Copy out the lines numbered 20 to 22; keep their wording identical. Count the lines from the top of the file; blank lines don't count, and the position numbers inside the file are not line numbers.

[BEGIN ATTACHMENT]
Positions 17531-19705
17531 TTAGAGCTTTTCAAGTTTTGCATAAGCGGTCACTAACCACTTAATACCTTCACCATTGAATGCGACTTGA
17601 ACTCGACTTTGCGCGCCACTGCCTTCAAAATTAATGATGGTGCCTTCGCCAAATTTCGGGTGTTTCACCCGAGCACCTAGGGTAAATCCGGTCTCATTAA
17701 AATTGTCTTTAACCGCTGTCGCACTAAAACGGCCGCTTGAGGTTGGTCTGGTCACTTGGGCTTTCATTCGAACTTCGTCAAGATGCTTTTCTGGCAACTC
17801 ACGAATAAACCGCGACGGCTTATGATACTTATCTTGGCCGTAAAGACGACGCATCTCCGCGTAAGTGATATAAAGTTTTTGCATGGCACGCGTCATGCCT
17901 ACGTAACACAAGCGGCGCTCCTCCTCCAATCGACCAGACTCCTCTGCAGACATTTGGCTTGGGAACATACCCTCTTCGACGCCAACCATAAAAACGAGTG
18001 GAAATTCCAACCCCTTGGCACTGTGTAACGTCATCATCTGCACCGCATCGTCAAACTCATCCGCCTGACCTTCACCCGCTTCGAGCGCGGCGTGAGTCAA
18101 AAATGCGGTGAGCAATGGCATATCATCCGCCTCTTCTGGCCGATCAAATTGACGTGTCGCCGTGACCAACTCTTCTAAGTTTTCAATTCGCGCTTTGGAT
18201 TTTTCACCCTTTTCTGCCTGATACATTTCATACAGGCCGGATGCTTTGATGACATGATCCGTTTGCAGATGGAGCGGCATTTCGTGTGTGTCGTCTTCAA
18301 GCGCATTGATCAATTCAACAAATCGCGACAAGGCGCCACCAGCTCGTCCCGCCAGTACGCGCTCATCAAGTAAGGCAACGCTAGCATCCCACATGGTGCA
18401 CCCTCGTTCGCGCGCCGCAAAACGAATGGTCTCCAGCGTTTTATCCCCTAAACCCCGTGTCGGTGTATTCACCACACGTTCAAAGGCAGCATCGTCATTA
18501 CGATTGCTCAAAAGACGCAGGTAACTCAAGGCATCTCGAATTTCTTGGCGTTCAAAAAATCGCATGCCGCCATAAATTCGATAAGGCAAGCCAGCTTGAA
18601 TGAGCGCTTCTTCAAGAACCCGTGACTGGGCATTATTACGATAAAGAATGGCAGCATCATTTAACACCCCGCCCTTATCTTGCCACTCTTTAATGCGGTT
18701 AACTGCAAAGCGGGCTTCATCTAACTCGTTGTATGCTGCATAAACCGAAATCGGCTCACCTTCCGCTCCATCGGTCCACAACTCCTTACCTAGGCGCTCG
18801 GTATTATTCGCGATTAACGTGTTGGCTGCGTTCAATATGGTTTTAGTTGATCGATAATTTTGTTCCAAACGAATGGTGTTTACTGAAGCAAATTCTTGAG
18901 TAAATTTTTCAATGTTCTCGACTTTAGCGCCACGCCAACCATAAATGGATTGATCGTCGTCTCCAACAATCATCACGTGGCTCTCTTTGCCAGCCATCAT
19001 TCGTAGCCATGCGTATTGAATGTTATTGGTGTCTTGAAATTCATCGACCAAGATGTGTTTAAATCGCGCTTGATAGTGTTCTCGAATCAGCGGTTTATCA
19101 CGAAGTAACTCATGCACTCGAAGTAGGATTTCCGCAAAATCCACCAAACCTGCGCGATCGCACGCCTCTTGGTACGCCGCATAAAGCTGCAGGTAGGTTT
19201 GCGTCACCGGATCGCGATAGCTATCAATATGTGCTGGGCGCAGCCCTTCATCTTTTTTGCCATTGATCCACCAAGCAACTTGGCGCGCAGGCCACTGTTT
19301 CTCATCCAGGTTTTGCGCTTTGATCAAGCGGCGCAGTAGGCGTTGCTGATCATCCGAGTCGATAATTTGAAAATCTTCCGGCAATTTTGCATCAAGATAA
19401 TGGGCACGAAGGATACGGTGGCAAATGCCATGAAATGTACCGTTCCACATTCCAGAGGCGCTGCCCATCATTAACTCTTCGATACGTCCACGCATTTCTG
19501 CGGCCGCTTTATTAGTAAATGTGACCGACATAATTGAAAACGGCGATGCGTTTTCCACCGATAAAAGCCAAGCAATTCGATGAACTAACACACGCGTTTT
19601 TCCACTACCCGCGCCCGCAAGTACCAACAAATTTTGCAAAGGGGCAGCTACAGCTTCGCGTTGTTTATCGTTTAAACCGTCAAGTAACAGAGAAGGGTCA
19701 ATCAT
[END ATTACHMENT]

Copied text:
19301 CTCATCCAGGTTTTGCGCTTTGATCAAGCGGCGCAGTAGGCGTTGCTGATCATCCGAGTCGATAATTTGAAAATCTTCCGGCAATTTTGCATCAAGATAA
19401 TGGGCACGAAGGATACGGTGGCAAATGCCATGAAATGTACCGTTCCACATTCCAGAGGCGCTGCCCATCATTAACTCTTCGATACGTCCACGCATTTCTG
19501 CGGCCGCTTTATTAGTAAATGTGACCGACATAATTGAAAACGGCGATGCGTTTTCCACCGATAAAAGCCAAGCAATTCGATGAACTAACACACGCGTTTT